Tuesday, March 23, 2010

Words To Live By

There was a quotation going around the internet during the whole "health care reform debate" attributed to former Soviet Premier Nikita Krushchev:

"We cannot expect Americans to jump from capitalism to Communism, but we can assist their elected leaders in giving Americans small doses of socialism until they suddenly awake to find they have Communism."

Sounds like a scary prediction that seemed to be coming true this weekend--making Krushchev look like some kind of visionary. Only problem is, Krushchev likely never said it. The quote "appeared" during the Cold War era of the late 50's and early 60's--and no one has been able to verify it since.

So let's turn to Thomas Jefferson--one of the founding fathers--for some insight into where we are a country now:

"A wise and frugal government which shall restrain men from injuring one another, which shall leave them otherwise free to regulate their own pursuits of industry and improvement, and shall not take from the mouth of labor the bread it has earned. This is the sum of good government."

And you know, Jefferson is often called the first "Democratic" President. I wonder what he would think about the so-called "Tea Party Movement"?

"The spirit of resistance to government is so valuable on certain occasions that I wish it to be always kept alive. It will often be exercised when wrong, better so than not to be exercised at all. I like a little rebellion now and then. It is like a storm in the atmosphere."

Hmmm, that's an interesting way to look at things--for a guy who stuck his own neck out to make sure that we enjoy the very freedoms we take for granted (and are so willing to hand over meekly) today.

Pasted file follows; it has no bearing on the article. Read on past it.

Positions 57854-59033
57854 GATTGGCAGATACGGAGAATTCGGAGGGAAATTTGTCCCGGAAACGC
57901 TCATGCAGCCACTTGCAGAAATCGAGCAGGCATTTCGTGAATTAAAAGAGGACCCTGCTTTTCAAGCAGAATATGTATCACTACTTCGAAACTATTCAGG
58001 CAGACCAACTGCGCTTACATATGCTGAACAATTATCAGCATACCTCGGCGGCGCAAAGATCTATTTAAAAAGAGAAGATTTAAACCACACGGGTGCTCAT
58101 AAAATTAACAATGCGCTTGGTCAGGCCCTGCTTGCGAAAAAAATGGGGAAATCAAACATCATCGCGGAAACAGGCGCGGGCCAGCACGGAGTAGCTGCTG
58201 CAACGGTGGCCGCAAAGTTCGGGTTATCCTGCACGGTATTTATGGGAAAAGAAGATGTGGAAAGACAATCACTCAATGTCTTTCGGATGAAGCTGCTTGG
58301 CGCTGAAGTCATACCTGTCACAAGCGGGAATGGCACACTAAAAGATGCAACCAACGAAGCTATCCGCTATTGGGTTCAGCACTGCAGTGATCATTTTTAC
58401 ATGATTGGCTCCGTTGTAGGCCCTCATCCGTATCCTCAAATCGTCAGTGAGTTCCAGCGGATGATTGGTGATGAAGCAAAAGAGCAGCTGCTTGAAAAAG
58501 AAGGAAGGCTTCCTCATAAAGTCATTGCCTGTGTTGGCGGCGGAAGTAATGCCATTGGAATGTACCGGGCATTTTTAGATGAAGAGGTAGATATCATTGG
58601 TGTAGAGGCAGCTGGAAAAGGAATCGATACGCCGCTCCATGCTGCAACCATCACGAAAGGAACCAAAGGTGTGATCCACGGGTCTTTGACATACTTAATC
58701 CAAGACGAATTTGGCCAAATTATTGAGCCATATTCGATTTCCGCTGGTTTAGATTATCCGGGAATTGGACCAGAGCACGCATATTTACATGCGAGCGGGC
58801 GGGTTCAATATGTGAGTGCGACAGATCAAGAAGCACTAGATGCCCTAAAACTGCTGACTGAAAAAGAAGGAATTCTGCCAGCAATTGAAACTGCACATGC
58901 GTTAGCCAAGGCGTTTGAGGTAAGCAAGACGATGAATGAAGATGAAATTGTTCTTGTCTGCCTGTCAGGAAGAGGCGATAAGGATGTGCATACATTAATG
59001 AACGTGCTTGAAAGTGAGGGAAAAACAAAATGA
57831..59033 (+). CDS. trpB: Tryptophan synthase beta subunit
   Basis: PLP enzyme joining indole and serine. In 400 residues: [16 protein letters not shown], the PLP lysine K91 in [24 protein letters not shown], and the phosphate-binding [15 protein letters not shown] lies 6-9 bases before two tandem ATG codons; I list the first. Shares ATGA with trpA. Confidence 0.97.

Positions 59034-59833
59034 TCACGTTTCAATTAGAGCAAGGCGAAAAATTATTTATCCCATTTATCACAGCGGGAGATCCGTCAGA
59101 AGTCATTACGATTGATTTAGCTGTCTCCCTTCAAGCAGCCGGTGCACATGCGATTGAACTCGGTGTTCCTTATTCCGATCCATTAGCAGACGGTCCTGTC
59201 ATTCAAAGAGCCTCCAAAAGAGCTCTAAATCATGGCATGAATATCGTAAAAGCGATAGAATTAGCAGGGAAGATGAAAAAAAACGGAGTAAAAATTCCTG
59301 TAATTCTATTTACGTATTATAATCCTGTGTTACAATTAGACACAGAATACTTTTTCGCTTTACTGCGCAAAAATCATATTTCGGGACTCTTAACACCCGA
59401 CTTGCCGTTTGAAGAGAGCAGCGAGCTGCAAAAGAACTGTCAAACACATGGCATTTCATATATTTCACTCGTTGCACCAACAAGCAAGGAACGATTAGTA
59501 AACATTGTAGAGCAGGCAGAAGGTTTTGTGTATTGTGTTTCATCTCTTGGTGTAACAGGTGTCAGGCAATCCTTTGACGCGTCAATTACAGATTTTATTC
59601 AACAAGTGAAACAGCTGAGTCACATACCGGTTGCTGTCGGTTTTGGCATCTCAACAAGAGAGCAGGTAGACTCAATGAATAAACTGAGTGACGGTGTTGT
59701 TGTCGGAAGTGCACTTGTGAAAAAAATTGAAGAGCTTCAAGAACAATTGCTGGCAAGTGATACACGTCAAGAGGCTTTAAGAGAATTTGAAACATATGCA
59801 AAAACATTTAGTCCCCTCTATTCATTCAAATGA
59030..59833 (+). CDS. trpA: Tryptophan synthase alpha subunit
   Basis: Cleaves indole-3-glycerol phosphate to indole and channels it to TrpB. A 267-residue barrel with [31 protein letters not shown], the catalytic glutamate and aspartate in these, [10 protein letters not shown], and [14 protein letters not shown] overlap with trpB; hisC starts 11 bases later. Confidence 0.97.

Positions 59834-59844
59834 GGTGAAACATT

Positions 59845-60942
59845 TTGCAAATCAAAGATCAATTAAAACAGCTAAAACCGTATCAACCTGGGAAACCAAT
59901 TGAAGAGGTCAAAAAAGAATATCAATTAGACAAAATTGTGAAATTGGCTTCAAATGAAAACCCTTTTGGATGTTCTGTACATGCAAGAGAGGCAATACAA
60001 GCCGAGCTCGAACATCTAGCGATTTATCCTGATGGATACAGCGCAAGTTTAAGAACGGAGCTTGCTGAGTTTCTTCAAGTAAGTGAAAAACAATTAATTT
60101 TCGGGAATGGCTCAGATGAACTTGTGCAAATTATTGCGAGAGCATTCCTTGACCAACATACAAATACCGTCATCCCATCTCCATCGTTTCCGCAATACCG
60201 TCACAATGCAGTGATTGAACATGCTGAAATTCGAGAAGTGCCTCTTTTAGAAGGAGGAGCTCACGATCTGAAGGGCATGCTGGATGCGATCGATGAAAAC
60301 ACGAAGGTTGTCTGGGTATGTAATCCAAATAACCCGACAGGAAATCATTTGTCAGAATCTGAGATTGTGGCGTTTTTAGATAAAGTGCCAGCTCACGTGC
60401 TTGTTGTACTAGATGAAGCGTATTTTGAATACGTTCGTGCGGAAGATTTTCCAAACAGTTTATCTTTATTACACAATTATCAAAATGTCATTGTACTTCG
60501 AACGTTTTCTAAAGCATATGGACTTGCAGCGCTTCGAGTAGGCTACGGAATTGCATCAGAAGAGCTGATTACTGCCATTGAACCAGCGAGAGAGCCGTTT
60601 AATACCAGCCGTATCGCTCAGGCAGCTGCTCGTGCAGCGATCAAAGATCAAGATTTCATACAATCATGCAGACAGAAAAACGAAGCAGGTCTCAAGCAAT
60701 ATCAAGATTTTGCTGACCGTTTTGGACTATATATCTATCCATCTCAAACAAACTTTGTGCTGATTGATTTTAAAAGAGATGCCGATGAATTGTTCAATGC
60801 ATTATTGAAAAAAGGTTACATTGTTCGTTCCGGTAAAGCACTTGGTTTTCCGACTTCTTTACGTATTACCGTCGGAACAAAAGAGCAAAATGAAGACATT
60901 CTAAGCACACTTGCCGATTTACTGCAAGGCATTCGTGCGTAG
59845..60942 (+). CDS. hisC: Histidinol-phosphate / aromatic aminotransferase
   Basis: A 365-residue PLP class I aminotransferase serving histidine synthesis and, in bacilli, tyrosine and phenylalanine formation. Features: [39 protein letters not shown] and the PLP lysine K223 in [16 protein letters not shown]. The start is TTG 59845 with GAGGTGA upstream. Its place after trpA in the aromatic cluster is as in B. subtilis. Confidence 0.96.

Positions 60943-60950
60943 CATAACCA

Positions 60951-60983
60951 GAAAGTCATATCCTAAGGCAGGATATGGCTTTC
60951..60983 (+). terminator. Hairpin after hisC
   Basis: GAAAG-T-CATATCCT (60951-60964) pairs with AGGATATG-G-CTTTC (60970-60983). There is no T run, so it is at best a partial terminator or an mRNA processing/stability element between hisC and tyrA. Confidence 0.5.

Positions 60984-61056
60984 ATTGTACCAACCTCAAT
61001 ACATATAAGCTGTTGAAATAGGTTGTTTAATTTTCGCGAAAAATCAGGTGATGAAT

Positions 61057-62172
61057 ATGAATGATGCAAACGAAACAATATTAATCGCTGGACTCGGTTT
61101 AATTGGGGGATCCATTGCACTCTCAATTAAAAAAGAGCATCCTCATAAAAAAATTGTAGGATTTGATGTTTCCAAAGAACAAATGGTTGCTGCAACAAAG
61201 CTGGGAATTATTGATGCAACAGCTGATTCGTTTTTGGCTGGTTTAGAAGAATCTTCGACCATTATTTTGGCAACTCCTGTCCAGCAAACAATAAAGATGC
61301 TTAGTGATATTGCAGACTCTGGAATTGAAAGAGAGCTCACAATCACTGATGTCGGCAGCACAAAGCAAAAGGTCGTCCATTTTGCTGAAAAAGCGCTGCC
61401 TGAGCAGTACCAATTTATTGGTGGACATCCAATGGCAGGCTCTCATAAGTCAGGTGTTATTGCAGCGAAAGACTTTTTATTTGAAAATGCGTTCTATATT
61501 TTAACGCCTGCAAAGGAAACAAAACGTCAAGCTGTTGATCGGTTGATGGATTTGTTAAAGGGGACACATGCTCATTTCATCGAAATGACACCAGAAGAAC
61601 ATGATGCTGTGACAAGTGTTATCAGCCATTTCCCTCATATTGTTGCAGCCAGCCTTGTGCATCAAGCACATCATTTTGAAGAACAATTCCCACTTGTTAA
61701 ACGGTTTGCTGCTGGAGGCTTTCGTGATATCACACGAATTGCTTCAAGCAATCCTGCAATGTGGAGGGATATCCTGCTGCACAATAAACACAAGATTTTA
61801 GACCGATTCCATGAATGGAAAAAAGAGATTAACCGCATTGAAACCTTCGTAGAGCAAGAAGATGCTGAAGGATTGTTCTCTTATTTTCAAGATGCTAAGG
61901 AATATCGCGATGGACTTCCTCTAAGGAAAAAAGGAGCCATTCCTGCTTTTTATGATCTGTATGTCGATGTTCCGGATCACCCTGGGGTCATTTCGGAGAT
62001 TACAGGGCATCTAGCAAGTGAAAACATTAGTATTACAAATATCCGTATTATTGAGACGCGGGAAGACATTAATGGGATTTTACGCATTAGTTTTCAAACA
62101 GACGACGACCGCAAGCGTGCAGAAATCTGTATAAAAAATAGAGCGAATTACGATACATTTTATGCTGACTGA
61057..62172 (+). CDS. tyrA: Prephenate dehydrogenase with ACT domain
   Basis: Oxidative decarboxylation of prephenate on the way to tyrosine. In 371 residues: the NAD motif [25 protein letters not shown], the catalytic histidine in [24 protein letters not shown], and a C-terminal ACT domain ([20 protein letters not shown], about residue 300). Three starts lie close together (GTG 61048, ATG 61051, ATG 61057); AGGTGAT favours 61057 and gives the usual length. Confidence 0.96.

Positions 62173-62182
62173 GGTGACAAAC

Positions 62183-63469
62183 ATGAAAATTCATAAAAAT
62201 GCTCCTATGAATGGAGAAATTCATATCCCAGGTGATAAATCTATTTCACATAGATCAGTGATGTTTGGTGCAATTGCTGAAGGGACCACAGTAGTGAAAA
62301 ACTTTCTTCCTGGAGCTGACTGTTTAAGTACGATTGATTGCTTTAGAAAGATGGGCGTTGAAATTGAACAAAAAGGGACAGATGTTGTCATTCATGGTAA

The one viewpoint on being an "American" that I'm really holding onto right now comes from "My Creed" by Dean Alfange--ironically enough, the founder of the Liberal Party of New York in the 1920's:

" I do not choose to be a common man. It is my right to be uncommon. I seek to develop whatever talents God gave me—not security. I do not wish to be a kept citizen, humbled and dulled by having the state look after me. I want to take the calculated risk; to dream and to build, to fail and to succeed. I refuse to barter incentive for a dole. I prefer the challenges of life to the guaranteed existence; the thrill of fulfillment to the stale calm of utopia. I will not trade freedom for beneficence nor my dignity for a handout. I will never cower before any earthly master nor bend to any threat. It is my heritage to stand erect, proud and unafraid; to think and act myself, enjoy the benefit of my creations and to face the world boldly and say – ‘This, I have done.’ All this is what it means to be an American."

I realize you can't fit that one on a bumper sticker and still have room for an "O" with a flag coming out of it--but consider that what I believe in.

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